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Common Street School Once Occupied the Training Field

The building's history stretches back to before Charlestown was a city.

The three-story brick apartment building at 5 Common Street was once a two-story public grammar school.  It was located, not at 5 Common Street, but across the street, inside the Training Field.

Built in 1828, 5 Common Street is the oldest extant public grammar school form in Charlestown, as well as one of the oldest extant schools in Boston.

For twenty years the school operated inside the Training Field. The year Charlestown incorporated as a city, 1847, the school was moved out of the park to its present location.  On the evening the school was removed, one of the patricians declared it had been ‘the needless destroyer of the symmetry of the park.’ There may have been some truth to that, considering how perfectly balanced the Training Field is today. There are no obstructed views.

(For more about Charlestown’s 'Outdoor Room', see ).

For the next 140 years the school operated at 5 Common Street, first as a public and later as a private school. For many years it was called the Nahum Chapin School, named after a successful businessman, state legislator and long time member of the Charlestown and Boston School Boards. According to the 1914 City of Boston Public Schools Manual, the six room Chapin School had two kindergartens, plus grades one through three. The curriculum offered classes in sewing, cooking and ‘manual training.’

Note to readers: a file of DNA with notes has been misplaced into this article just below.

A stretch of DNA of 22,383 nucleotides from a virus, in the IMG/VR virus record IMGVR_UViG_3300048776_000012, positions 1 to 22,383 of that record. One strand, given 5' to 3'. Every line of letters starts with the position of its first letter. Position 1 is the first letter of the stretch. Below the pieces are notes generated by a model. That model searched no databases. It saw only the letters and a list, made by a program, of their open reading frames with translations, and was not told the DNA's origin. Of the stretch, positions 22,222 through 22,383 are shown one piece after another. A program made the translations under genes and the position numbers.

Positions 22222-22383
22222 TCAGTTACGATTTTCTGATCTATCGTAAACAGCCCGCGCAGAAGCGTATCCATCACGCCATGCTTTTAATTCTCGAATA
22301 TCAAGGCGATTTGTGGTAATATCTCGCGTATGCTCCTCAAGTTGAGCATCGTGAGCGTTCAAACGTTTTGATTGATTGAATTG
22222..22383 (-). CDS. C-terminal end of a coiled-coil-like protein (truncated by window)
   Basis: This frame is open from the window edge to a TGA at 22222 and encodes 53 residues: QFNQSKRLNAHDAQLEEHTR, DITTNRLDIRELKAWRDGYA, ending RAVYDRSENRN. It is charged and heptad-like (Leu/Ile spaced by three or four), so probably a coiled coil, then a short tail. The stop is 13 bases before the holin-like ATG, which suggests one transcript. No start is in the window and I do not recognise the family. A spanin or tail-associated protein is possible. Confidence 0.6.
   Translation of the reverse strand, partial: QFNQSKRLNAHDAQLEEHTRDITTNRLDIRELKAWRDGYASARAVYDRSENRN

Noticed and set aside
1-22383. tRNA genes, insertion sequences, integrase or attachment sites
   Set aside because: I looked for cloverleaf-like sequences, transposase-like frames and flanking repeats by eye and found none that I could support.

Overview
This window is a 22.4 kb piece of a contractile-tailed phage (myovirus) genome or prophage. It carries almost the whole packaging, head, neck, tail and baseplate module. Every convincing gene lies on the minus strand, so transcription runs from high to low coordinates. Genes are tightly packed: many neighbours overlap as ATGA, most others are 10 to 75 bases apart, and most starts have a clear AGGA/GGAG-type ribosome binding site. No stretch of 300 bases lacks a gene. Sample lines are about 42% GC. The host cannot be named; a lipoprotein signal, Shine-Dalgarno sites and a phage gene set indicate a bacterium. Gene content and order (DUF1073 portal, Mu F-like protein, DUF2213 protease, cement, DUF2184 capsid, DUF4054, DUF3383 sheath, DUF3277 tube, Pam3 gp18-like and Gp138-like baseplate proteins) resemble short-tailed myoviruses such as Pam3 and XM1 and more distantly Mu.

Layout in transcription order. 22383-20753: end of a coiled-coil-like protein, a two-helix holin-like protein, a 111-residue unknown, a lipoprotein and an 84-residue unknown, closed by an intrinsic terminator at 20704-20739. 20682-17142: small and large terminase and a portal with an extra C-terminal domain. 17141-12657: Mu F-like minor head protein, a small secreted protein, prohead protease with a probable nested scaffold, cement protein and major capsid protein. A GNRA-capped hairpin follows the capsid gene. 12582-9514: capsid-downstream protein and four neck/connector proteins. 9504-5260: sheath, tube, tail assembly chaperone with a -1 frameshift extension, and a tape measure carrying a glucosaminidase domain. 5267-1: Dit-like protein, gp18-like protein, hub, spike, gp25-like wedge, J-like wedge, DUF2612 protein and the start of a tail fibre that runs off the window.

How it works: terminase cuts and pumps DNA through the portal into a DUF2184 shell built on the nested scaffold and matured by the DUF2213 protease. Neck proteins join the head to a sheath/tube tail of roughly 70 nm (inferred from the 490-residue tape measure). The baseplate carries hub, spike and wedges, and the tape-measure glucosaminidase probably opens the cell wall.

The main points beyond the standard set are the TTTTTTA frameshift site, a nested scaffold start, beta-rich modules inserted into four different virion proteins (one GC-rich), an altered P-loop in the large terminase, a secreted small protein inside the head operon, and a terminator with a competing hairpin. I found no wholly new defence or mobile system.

St. Mary’s later acquired the building for use as part of its elementary school.  5 Common Street was converted for private residential use in 1967.

  • Where is it? 5 Common Street
  • When was it built? 1828. A third floor was added circa 1848.
  • Who built it? The Town of Charlestown
  • What was it built for? As a public school
  • Why was it built? With Charlestown’s growing population, new schools were needed.
  • How was it built? Of brick and stone, in Federal school house style
  • What are the future plans for the structure? 5 Common Street is privately owned and occupied.


Information for this article was compiled from various research materials, including Charlestown Schools by Carl Zellner; Boston Landmarks Commission; Boston Evening Transcript, August 13, 1897; Manual of the Public Schools of the City of Boston, 1914.

Nancy Hannan August 06, 2012 at 11:29 AM
More facinating Charlestown history. Thank you Helen! The 1828 red brick building was actually moved?
William H Buckley August 06, 2012 at 11:38 AM
I don't know about all your dates but St Mary's (5 Common St) was still open in 1973, when I was in the 3rd grade.
Fedor Smith August 06, 2012 at 03:39 PM
It was moved, and they added a story on the bottom - you can see the difference in the brick. Amazing considering the limited technology they had at their disposal. The building was purchased and converted starting some time in 1973-74. 5 Common Resident, Fedor Smith
DOTTIE NARDONE August 06, 2012 at 05:01 PM
ANY INFORMATION ON 10 COMMONS STREET WHEN IT WAS A BOARDING HOUSE AROUND 1873. NAME OF BOARDING HOUSE, WHO OWNED IT, ETC.
Helen O'Neil August 06, 2012 at 06:53 PM